Landscape Planning—Paving the Way for Effective Conservation of Forest Biodiversity and a Diverse Forestry?

Michanek, Gabriel; Bostedt, Göran; Ekvall, Hans; Forsberg, Maria; Hof, Anouschka; de Jong, Johnny; Rudolphi, Jörgen; Zabel von Felten, Astrid Mirjam (2018). Landscape Planning—Paving the Way for Effective Conservation of Forest Biodiversity and a Diverse Forestry? Forests, 9(9), p. 523. MDPI 10.3390/f9090523

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Globally, intensive forestry has led to habitat degradation and fragmentation of the forest landscape. Taking Sweden as an example, this development is contradictory to international commitments, EU obligations, and to the fulfillment of the Parliament’s environmental quality objective “Living Forests”, which according to Naturvårdsverket (The Swedish Environmental Protection Agency) will not be achieved in 2020 as stipulated. One important reason for the implementation deficit is the fragmented forestry management. In a forest landscape, felling and other measures are conducted at different times on separate forest stands (often relatively small units) by different operators. Consequently, the authorities take case by case decisions on felling restrictions for conservation purposes. In contrast, conservation biology research indicates a need for a broad geographical and strategical approach in order to, in good time, select the most appropriate habitats for conservation and to provide for a functioning connectivity between different habitats. In line with the EU Commission, we argue that landscape forestry planning could be a useful instrument to achieve ecological functionality in a large area. Landscape planning may also contribute to the fulfilment of Sweden’s climate and energy policy, by indicating forest areas with insignificant conservation values, where intensive forestry may be performed for biomass production etc. Forest owners should be involved in the planning and would, under certain circumstances, be entitled to compensation. As state resources for providing compensation are scarce, an alternative could be to introduce a tax-fund system within the forestry sector. Such a system may open for voluntary agreements between forest owners for the protection of habitats within a large area.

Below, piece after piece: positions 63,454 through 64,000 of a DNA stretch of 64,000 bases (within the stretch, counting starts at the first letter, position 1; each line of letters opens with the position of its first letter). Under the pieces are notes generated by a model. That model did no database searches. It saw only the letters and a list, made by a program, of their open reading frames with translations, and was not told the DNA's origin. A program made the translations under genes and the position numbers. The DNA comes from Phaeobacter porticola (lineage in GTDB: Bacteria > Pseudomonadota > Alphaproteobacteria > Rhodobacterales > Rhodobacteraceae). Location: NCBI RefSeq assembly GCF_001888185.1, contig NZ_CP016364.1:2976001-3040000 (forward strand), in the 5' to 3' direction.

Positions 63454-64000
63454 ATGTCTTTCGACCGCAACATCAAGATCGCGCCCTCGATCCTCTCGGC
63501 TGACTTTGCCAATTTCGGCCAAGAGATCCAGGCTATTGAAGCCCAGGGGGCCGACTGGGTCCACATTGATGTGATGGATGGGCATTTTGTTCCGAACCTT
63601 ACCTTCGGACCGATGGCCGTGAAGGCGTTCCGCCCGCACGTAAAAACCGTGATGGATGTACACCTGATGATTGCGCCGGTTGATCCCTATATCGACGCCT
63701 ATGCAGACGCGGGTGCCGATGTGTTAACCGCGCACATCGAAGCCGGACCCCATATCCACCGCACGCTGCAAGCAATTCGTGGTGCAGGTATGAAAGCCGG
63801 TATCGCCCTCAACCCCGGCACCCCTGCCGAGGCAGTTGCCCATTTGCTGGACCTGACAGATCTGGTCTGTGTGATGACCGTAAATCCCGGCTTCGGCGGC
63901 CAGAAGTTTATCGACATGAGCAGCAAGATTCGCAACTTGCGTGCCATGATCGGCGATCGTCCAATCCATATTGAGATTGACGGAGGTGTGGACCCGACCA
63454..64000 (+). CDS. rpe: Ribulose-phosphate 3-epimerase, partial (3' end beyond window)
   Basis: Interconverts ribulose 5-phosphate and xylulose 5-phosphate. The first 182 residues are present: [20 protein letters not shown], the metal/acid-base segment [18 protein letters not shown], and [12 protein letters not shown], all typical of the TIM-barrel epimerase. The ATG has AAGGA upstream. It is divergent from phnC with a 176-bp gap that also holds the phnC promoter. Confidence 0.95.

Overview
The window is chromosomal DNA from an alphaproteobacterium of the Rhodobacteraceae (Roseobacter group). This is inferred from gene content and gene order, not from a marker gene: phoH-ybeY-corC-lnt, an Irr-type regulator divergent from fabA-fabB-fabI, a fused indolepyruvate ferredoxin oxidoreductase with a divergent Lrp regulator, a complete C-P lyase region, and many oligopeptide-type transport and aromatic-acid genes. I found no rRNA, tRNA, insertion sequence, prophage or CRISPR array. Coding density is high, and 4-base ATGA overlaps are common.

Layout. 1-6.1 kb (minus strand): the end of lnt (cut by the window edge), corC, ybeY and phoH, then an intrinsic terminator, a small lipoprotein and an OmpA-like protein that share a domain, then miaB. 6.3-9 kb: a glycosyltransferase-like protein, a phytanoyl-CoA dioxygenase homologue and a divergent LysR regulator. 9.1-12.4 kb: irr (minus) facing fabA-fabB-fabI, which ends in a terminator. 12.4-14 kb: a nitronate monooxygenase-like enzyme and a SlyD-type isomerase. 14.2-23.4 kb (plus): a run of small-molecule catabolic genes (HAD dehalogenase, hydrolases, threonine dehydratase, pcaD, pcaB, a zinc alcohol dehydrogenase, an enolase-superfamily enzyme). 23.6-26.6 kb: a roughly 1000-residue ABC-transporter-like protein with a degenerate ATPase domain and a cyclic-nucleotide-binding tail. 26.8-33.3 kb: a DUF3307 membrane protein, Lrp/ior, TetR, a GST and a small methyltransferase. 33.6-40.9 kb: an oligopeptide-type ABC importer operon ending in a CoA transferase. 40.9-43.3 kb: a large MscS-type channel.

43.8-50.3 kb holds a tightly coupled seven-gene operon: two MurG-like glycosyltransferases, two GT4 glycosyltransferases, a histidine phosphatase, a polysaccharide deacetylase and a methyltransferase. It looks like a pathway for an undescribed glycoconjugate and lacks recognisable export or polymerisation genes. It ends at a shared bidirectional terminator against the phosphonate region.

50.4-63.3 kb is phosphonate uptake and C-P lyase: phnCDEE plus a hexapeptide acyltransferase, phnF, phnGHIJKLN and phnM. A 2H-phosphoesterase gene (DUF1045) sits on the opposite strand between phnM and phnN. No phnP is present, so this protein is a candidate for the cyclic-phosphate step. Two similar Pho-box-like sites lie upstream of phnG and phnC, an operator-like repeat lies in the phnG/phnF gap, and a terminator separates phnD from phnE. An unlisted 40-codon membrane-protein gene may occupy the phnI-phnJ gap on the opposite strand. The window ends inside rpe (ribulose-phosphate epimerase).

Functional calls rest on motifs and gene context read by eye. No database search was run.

Item Type:

Journal Article (Original Article)

Division/Institute:

School of Agricultural, Forest and Food Sciences HAFL > Multifunctional forest management

Name:

Michanek, Gabriel;
Bostedt, Göran;
Ekvall, Hans;
Forsberg, Maria;
Hof, Anouschka;
de Jong, Johnny;
Rudolphi, Jörgen and
Zabel von Felten, Astrid Mirjam

Subjects:

G Geography. Anthropology. Recreation > GE Environmental Sciences
S Agriculture > SD Forestry

ISSN:

1999-4907

Publisher:

MDPI

Language:

English

Submitter:

David Zimmer

Date Deposited:

03 Sep 2019 12:19

Last Modified:

23 Sep 2020 09:39

Publisher DOI:

10.3390/f9090523

Uncontrolled Keywords:

biodiversity; boreal forest; landscape planning; fragmentation; habitat protection; habitats directive; birds directive; Aichi targets; compensation; tax-fund

ARBOR DOI:

10.24451/arbor.8173

URI:

https://arbor.bfh.ch/id/eprint/8173

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